Cultivating creative ecologies: Creative teaching and teaching for creativity

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Research and Development in Higher Education: The Place of Learning and Teaching Vol. 36

July, 2013, 534 pages
Published by
Frielick, S., Buissink-Smith, N., Wyse, P., Billot, J., Hallas, J. and Whitehead, E.

Australian universities now commonly list creativity amongst the generic attributes that graduates are expected to have achieved or demonstrated upon graduation. While this reflects emerging local and global trends to encourage creativity at every educational level, creativity as a generic capability has special difficulties. These include problems of definition, its perceived value, the gap between espoused beliefs and practice, and tensions between standards and accreditation agendas and the desire to embed creative outcomes in the curriculum. Contextual and disciplinary differences also shape the expression of creative teaching and teaching for creativity. This paper explores these issues, acknowledging the role of information and communications technologies in shaping the technology-enhanced learning spaces where creativity may emerge. Csikszentmihalyi’s model of creativity as a system of interactions is presented as a useful foundation for furthering the discourse in this domain, along with the notion of creative ecologies as spaces for effecting change.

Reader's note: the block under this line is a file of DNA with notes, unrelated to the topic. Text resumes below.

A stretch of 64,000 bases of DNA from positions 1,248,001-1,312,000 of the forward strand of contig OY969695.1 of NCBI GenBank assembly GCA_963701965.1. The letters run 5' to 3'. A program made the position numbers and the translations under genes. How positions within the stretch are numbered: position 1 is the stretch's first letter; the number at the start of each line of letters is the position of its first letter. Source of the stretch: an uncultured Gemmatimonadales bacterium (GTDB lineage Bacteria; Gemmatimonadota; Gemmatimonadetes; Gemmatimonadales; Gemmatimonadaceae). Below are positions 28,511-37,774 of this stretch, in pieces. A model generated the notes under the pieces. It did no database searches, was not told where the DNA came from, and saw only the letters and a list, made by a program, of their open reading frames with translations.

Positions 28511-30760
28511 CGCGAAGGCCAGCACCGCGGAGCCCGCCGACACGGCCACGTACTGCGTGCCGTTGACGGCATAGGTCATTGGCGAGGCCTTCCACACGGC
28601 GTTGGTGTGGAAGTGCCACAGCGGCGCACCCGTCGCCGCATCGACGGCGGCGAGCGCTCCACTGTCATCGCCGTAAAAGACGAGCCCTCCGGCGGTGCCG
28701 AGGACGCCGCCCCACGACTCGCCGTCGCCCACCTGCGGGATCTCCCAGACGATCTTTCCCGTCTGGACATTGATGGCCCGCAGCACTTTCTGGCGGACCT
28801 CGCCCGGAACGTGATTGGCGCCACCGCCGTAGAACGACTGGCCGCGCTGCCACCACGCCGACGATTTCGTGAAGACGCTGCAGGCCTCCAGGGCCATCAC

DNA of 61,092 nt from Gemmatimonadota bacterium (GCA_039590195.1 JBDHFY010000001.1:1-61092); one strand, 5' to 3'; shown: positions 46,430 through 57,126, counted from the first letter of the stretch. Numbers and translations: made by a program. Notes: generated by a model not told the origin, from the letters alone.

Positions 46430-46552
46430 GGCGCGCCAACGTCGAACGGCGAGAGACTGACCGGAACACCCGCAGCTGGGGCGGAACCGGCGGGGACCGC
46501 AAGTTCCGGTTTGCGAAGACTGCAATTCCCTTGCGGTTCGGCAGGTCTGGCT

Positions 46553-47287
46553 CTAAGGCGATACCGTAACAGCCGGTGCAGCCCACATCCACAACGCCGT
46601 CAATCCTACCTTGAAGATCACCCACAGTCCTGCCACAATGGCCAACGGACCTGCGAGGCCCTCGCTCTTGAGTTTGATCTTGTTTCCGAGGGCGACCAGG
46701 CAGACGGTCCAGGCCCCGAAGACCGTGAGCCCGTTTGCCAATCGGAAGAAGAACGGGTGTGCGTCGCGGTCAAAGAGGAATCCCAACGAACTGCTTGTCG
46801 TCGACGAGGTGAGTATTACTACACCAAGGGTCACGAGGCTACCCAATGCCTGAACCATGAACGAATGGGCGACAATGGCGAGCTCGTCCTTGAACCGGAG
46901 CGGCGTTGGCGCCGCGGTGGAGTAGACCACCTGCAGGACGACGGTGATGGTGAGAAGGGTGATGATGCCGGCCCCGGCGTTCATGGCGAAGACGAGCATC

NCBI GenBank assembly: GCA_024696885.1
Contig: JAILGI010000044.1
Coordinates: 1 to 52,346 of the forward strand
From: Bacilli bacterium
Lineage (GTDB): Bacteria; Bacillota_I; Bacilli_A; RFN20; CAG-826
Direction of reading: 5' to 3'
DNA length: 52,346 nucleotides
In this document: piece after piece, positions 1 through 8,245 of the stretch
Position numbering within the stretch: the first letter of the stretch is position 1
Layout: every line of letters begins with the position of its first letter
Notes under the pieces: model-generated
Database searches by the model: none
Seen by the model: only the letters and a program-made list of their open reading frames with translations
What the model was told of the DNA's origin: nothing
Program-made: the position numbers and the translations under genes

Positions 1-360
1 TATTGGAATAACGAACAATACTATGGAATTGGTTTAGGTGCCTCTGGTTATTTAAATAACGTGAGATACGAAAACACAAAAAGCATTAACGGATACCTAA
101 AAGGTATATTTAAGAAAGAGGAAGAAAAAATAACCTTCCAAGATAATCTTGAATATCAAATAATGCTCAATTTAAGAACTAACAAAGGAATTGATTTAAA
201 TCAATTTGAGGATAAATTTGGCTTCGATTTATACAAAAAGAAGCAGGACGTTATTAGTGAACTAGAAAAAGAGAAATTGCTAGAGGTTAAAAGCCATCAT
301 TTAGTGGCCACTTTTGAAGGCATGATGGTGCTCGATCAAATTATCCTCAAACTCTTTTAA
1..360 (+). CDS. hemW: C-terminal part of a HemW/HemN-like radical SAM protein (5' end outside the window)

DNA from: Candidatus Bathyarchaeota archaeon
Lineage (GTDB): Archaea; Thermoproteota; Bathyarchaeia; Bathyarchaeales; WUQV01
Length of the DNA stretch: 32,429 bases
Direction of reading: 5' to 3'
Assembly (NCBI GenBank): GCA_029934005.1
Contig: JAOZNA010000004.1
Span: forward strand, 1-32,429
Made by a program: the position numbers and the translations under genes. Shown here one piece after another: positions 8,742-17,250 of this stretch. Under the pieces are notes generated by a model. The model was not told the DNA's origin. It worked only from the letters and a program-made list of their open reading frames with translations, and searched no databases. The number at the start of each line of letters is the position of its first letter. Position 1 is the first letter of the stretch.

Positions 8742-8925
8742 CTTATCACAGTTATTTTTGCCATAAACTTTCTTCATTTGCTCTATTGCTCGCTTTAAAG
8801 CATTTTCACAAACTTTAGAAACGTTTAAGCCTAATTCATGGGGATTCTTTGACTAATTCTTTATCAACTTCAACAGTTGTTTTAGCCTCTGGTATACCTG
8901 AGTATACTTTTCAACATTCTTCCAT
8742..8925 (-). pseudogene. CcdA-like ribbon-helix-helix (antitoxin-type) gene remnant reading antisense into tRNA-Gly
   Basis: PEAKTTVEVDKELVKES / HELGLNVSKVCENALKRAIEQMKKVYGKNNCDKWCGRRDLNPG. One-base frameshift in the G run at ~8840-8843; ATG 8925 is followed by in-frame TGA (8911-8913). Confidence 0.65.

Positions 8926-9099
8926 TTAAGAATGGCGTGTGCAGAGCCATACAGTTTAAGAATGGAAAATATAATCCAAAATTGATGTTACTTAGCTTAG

Keywords: creativity, graduate attributes, creative ecologies 

Cultivating creative ecologies: Creative teaching and teaching for creativity

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Philip, Robyn